A personal story of divestment from fossil fuels

written by Monica O’Wheel

Recently I have heard through Sustainable Communities and Conservation SA about divesting from Fossil Fuels. I had thought that getting Solar Panels and Solar Hot Water system would clean up my foot print, but there’s more.


After a mail-out raising the issue, I decided to change the company I use to connect to the Electricity Grid. I am very pleased to be in the Electricity Grid as I produce more electricity than I use and our combined Solar rooftop electricity has reduced the Peak Electricity use which brings the wholesale price of electricity down. This led me to investigate who owns Simply Energy (my previous energy provider) and I found it is GDZ Suez who also own Hazellton Coal mine in the Latrobe Valley, the dirtiest Coal mine in the OECD countries. GDZ Suez also owns coalmines in UK and Turkey, and a few wind farms in UK. Simply Energy’s customer service was also lacking . It took them 3 months to pay me the feed in tariff I had earnt with my solar power. Given all this I was very happy to transfer my business to Diamond Energy who were recommended by Conservation SA and the Greens.

Diamond Energy is a private company owned by its management team, some private investors and a USA Solar technology manufacturer. Diamond Energy says they will automatically pay me whenever my credit balance reaches $50, I don’t even have to ask.

I looked at my bank account as all the big banks invest in fossil fuels. In the end I settled on keeping my existing account with People’s Choice Credit Union. They only use members deposits to make loans to other members. I like that.

Then there is Superannuation. I asked my Industry Super Fund, Statewide Super, about their investment in Fossil Fuels. They diversify their investments to maximise profit and they do have funds are invested in fossil fuels. Now we all want our Super to grow even if we don’t like Capitalism – the contradictions of life! Statewide Super’s cleanest option is the Sustainable Diversified Option which I immediately chose for my super. It is fully invested in AMP’s Responsible Leaders fund which 350.org says is 92% Fossil Fuel Free.

Further investigation of 350.org revealed a lit of Super companies from best to worstAt the top is Future Super. 100% Fossil Fuel Free. Wow. I was then faced with a dilemma of whether or not to change over? I want to but my friends recommend caution as they are a very new super fund. Currently their investment costs to members are more than twice what I pay now. I will wait a little while to see how they go and then reconsider joining them.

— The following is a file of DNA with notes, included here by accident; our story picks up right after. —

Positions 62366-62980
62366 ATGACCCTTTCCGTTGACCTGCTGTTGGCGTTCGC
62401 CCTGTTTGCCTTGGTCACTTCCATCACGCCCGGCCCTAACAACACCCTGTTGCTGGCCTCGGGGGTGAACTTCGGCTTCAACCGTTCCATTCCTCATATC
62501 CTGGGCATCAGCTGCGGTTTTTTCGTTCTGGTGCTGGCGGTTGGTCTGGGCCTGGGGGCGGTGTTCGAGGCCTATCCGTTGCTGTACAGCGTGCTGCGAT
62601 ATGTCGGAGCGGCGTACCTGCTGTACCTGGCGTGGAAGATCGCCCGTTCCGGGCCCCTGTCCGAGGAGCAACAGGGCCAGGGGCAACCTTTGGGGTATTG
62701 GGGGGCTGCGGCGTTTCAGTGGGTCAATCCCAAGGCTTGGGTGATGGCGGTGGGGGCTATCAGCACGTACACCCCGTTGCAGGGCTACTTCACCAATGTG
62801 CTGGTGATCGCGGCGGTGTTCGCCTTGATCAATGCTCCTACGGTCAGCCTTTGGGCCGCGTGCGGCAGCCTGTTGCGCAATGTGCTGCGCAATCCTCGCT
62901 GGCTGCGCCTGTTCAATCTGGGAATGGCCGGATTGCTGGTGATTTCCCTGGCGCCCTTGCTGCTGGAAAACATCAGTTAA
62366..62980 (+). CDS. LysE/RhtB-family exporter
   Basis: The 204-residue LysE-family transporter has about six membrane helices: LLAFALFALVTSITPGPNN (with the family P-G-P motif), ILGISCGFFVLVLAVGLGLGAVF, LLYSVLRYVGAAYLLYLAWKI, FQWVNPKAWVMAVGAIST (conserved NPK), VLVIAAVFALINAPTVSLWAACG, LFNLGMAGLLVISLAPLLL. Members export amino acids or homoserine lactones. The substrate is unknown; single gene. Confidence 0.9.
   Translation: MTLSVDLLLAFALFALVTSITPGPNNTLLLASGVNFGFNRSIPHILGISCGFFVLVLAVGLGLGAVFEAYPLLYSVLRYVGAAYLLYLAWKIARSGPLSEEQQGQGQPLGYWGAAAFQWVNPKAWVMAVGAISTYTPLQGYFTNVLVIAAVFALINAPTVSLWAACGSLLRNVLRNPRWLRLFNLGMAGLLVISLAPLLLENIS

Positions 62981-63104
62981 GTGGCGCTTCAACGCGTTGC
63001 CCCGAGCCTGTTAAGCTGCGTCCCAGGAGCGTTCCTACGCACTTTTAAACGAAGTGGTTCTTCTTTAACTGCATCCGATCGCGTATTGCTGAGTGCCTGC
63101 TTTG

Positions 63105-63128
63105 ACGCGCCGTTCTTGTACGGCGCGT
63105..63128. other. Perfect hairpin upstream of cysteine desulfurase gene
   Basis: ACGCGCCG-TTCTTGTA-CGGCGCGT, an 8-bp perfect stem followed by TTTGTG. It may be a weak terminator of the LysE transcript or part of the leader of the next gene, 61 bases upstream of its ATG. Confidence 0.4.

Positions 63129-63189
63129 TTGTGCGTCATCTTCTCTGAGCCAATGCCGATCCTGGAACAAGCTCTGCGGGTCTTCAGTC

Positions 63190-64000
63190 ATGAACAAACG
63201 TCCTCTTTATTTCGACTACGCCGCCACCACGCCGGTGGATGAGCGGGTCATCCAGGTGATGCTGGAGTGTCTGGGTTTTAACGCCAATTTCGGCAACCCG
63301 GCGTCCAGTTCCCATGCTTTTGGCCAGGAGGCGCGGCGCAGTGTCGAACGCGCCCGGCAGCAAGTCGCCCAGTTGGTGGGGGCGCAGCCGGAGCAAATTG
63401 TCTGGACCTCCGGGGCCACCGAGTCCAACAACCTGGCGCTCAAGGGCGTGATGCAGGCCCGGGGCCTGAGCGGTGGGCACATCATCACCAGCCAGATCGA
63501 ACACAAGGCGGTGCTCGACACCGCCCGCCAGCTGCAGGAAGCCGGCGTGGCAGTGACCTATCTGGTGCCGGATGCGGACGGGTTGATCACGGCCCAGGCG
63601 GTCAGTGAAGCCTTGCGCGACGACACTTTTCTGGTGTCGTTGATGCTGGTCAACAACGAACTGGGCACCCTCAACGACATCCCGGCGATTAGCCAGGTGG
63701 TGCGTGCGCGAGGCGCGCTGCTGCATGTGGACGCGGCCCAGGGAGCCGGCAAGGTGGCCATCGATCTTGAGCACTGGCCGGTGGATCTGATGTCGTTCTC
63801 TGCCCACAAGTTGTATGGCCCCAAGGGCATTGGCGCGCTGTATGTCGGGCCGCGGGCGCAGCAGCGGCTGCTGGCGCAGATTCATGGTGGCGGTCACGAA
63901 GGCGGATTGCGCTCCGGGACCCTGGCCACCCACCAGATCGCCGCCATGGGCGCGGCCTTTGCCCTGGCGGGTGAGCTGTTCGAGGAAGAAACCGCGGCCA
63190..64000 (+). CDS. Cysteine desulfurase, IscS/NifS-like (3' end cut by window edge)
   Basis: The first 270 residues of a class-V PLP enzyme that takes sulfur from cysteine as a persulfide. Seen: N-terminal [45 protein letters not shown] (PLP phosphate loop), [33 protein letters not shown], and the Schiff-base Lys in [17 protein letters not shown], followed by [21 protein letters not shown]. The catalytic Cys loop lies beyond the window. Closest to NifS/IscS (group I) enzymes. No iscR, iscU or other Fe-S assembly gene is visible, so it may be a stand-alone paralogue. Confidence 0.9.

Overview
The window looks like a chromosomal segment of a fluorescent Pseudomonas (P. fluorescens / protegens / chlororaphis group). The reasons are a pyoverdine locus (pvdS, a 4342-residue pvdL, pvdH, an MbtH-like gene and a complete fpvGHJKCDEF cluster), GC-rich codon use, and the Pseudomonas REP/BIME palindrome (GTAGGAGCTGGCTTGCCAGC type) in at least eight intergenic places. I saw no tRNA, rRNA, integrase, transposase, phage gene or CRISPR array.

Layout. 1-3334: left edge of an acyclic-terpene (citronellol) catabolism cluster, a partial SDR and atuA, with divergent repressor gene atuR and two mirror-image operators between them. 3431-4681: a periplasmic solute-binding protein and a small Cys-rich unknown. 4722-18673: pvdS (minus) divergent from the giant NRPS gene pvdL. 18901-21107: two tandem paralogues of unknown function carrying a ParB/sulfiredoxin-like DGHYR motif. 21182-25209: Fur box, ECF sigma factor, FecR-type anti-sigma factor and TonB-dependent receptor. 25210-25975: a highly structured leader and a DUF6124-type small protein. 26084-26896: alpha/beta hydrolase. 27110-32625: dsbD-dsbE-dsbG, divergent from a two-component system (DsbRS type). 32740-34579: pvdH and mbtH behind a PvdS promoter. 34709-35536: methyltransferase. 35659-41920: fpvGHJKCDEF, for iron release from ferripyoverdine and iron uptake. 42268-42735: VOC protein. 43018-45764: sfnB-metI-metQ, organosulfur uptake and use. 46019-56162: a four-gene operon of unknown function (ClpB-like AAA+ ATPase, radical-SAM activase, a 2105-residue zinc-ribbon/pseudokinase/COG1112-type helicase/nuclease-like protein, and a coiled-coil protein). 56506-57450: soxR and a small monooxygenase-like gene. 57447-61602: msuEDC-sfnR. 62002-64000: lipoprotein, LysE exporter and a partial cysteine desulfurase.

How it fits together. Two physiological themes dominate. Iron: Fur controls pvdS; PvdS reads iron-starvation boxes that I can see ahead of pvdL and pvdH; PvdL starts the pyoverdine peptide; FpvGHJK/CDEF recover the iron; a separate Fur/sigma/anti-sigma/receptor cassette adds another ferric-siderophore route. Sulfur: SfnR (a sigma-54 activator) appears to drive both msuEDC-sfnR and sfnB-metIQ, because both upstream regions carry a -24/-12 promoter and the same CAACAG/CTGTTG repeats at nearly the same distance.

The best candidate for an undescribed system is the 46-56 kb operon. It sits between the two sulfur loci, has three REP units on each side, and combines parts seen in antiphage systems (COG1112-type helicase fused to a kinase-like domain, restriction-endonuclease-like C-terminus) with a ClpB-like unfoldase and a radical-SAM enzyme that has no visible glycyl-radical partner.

More on Future Super:
Future Super has only been going for a year, now has 2700 members and $45 million in investments. It has been set up by Simon Sheikh from Get Up and other people some of whom were founders of Australian Ethical Investments. It is owned by the management and employees and like minded investors. They screen out fossil fuels, gambling, tobacco, armaments, old growth logging, live animals exports, nuclear and uranium industries, slave labour or bad working conditions and many more. They screen in renewable and efficient energy, recycling and reuse of waste, green building and social infrastructure and many more. They are just what many of us want. Good on them. Have a look at www.myfuturesuper.com.au


3 thoughts on “A personal story of divestment from fossil fuels

  1. Dear Monica
    I found your blog extremely interesting, especially as I have been going through some of the same thought processes in the past year or so.
    Re energy, I too have solar panels and since putting them on, have not paid any electricity. I was with Origin and a couple of months ago changed to Diamond Energy – I got onto them because they are top of the list on the Greenpeace Green Electricity Guide (Aug 2014 – an excellent resource). Origin did promptly pay the $100 owing me when I left them. Though I had never previously claimed what was owing but just left myself in credit.
    Re Banking: I very happily ditched my ANZ credit card several years ago which was my last connection with the big 4 banks. I too am with People’s Credit Union and have a credit card with Bendigo Bank whom I much prefer to the big 4.
    And then there’s Super! What a dilemma this one poses! I am with AustralianSuper who are ranked way down the list on the “Superswitch” website. Changing one’s super is such a huge decision so for now I’ve just changed half of my super into their Sustainable Balanced Fund which is their socially responsible option. I didn’t know about Future Super so will definitely give this one some thought in the future.
    Thanks for your informative and thought provoking blog – it inspires me to do more research on the big superannuation question!

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